On March 2nd, Ben Roethlisberger turned 38. When the NFL season starts in September, Ben will be 38 years old and entering his 17th year as the starting quarterback for the Pittsburgh Steelers. Even at this age, Ben is reaching rarefied air. Since 1969, there have been only 54 quarterbacks that played into their age 38 season. Of those 54, 46 of them started a game and just 22 finished the season with starts in more than half the games that season.
Discounting the fact that Roethlisberger is recovering from elbow surgery, what can we expect from a 38-year-old quarterback? Surprisingly, the answer is plenty.
From 1969-1999 quarterbacks playing in their age 38 season on average threw for 2,665 yards with 15 touchdowns against 14 interceptions. Not gaudy numbers, but some of that has to do with the eras in which these quarterbacks played. Even more encouraging, they had a 63% winning percentage.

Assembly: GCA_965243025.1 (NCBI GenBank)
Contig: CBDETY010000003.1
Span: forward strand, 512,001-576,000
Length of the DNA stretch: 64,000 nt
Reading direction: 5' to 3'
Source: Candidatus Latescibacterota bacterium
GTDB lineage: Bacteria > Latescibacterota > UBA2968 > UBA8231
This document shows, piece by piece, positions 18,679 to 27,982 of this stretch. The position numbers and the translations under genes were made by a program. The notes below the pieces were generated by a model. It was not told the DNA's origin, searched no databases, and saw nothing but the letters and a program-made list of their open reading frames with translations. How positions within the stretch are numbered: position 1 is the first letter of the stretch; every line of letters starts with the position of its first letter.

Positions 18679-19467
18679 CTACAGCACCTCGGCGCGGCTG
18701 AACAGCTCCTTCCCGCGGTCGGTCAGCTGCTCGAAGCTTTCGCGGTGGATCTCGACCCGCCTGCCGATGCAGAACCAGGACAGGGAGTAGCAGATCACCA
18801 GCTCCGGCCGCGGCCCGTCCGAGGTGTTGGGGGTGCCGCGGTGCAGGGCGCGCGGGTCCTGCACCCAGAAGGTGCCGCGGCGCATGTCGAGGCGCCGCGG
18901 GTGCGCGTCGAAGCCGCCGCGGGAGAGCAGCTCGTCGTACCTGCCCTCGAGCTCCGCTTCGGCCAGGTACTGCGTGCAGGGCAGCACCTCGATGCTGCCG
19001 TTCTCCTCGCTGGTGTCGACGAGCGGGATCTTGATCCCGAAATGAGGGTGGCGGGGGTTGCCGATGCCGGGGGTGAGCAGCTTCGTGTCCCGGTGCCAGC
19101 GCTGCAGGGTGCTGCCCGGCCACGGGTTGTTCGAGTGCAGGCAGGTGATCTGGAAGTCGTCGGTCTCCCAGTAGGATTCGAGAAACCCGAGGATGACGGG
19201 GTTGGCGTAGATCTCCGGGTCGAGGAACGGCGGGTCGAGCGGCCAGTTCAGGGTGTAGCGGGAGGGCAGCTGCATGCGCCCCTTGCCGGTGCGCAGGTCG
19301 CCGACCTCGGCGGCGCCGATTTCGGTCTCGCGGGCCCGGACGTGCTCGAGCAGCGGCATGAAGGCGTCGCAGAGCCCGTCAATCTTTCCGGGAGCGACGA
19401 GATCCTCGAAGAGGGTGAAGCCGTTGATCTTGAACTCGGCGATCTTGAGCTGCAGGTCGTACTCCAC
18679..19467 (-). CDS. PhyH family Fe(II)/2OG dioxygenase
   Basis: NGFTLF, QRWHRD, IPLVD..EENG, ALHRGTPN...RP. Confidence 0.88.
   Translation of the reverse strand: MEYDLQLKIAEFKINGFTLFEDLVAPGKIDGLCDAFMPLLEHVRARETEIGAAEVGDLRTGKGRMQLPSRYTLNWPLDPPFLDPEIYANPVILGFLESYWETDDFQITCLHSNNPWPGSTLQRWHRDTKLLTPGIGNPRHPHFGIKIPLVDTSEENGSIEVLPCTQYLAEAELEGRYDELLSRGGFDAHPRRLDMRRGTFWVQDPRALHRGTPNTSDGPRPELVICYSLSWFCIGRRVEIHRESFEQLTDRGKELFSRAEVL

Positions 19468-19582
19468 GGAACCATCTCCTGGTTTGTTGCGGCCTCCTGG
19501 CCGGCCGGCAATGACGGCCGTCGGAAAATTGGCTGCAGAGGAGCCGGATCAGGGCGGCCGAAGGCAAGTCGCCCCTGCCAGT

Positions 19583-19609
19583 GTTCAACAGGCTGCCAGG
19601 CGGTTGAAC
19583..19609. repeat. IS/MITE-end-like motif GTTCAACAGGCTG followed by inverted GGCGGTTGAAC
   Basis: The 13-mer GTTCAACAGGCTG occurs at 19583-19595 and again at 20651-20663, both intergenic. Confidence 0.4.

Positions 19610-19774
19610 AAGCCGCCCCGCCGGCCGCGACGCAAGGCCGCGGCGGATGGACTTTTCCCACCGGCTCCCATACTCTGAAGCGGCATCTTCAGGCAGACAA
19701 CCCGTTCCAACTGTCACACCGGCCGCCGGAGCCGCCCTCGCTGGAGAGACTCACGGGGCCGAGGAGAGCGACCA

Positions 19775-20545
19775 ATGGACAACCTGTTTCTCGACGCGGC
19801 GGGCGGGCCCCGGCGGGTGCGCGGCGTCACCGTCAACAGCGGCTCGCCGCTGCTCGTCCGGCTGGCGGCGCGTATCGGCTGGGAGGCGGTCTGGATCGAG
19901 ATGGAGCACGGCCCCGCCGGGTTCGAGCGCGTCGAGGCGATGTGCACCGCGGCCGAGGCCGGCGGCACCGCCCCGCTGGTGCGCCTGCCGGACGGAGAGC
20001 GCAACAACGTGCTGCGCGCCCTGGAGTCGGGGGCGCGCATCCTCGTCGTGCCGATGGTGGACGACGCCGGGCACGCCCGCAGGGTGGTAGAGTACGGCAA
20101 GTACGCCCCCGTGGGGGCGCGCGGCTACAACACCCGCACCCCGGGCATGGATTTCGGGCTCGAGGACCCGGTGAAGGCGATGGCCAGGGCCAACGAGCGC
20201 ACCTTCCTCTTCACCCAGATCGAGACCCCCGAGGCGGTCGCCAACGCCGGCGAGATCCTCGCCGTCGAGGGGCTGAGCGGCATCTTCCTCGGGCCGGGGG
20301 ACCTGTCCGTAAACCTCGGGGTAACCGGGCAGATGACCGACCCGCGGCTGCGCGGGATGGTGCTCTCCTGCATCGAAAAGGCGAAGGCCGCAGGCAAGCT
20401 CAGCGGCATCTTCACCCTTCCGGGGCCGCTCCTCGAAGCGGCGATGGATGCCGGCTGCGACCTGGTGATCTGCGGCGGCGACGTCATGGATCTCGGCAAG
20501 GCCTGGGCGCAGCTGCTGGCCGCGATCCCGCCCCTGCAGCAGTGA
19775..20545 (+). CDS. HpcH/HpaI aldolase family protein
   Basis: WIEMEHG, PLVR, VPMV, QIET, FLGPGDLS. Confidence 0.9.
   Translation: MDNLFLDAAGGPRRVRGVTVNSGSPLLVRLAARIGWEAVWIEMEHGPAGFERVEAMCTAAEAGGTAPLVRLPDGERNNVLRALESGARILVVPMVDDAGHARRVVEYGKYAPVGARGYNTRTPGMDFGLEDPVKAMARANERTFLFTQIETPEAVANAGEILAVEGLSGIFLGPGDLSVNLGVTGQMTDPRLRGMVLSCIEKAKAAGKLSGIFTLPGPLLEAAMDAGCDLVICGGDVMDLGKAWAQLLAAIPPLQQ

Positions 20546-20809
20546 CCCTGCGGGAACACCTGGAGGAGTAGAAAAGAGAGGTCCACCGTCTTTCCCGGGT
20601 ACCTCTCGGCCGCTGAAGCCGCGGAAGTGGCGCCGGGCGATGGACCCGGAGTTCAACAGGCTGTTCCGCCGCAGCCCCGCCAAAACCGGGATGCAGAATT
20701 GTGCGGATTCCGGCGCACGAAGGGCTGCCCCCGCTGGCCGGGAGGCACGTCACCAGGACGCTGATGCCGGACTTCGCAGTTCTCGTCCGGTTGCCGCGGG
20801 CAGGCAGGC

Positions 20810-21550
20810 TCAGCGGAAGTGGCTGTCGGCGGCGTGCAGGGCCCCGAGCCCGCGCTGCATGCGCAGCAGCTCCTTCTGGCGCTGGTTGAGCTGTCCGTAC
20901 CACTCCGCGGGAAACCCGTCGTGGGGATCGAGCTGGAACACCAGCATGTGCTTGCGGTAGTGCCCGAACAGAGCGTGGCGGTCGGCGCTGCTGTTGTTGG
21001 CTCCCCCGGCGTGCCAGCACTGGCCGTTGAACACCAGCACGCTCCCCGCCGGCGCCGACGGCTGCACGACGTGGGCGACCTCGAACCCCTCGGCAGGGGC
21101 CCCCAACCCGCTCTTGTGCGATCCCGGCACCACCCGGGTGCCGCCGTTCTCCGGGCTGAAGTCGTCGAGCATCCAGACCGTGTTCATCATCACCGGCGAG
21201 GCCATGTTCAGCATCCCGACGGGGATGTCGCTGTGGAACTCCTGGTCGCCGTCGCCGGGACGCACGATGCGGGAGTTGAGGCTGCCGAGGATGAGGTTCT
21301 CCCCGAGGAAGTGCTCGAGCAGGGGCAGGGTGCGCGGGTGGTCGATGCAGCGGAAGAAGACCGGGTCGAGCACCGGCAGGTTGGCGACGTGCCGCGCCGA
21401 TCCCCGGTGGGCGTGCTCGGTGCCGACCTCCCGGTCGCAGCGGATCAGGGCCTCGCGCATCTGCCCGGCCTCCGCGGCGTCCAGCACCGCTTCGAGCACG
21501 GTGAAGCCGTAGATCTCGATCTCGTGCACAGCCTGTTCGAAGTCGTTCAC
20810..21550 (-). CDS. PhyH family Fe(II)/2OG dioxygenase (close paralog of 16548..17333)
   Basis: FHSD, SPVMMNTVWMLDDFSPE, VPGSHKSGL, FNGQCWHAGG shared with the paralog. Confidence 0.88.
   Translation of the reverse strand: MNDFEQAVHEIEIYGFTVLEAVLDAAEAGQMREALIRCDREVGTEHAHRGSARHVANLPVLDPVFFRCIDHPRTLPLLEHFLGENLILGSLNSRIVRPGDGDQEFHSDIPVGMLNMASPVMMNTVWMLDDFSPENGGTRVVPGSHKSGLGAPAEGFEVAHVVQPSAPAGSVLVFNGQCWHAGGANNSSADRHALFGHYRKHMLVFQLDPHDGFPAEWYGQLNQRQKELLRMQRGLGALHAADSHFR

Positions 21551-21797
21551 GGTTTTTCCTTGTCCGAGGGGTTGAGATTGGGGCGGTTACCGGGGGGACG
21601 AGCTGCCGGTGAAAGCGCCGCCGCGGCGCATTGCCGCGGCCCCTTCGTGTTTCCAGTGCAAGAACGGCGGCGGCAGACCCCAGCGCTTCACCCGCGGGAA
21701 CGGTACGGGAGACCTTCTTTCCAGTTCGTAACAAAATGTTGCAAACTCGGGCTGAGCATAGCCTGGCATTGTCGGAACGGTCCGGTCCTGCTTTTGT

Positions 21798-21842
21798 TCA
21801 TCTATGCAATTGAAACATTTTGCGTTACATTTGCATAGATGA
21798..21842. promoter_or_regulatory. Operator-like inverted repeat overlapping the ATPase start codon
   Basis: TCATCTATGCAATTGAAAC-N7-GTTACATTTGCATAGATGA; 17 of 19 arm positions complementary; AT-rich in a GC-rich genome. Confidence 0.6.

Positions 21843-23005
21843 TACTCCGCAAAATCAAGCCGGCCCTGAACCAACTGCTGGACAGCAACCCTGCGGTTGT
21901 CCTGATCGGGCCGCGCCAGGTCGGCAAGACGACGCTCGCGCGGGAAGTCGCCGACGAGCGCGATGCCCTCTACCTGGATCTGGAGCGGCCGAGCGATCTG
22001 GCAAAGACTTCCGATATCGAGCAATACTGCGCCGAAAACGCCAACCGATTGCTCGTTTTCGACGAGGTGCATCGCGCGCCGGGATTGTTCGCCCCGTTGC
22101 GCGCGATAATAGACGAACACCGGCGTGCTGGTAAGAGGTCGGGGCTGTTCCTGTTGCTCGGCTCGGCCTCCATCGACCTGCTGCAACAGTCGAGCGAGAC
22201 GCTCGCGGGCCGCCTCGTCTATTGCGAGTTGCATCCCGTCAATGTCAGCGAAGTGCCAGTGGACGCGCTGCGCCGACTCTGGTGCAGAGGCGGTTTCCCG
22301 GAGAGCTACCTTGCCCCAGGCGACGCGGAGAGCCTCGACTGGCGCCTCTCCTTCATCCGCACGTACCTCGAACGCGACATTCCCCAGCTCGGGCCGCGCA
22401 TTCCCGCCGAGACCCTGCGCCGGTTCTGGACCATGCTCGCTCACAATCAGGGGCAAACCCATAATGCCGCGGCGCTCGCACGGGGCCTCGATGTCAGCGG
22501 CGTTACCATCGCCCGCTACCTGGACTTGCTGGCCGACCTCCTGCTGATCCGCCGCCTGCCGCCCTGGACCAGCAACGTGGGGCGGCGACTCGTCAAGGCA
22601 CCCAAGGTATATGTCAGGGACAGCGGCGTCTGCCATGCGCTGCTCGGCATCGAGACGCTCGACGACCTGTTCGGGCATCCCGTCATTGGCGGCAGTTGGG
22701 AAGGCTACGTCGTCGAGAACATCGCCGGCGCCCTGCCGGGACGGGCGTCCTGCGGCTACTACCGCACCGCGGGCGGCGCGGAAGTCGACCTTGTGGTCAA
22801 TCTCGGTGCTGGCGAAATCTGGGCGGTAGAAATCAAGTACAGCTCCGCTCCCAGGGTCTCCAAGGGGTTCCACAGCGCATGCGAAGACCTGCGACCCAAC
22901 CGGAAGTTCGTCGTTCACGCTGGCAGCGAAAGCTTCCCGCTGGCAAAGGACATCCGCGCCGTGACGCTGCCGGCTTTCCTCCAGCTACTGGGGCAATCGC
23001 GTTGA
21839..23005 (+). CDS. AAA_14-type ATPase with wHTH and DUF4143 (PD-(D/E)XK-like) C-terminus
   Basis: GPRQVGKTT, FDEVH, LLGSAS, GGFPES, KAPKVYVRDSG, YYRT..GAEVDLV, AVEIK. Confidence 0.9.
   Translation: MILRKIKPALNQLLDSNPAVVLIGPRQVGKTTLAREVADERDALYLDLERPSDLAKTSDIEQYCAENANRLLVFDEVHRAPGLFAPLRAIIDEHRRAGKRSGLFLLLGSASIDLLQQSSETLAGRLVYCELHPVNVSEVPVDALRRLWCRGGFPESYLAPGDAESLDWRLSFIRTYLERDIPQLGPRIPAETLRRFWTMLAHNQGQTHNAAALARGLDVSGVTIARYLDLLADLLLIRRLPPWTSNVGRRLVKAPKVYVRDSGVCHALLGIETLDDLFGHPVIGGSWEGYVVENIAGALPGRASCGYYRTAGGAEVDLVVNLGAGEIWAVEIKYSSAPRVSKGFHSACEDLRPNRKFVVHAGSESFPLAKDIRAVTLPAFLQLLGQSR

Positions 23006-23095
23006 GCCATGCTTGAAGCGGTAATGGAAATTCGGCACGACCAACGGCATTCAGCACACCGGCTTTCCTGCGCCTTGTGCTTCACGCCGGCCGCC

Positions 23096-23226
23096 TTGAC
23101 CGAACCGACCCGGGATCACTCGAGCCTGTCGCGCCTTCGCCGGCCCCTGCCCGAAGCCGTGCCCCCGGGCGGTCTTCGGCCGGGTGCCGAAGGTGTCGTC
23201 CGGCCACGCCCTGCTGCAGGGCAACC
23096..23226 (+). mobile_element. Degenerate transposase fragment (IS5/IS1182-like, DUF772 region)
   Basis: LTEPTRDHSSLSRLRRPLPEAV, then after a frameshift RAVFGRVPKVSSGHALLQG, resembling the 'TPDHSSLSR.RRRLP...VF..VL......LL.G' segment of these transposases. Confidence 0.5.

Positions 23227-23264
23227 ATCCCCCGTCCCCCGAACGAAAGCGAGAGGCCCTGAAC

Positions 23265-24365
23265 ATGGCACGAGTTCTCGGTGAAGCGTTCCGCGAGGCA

From 1969-1999, five Hall of Fame quarterbacks played to age 38. Some experienced more success than others.
In 1978 Fran Tarkenton threw for 25 touchdowns and over 3,400 yards but tossed up 32 interceptions and went 8-7-1 on the season. In 1983, Ken Stabler went 7-7 at age 38, but threw 18 interceptions against only 9 touchdowns and fewer than 2,000 yards. Warren Moon went 9-6 in 1994, but had more interceptions (19) than touchdowns (18). In 1999, Dan Marino went 5-6 at age 38, throwing 12 touchdowns against 17 interceptions.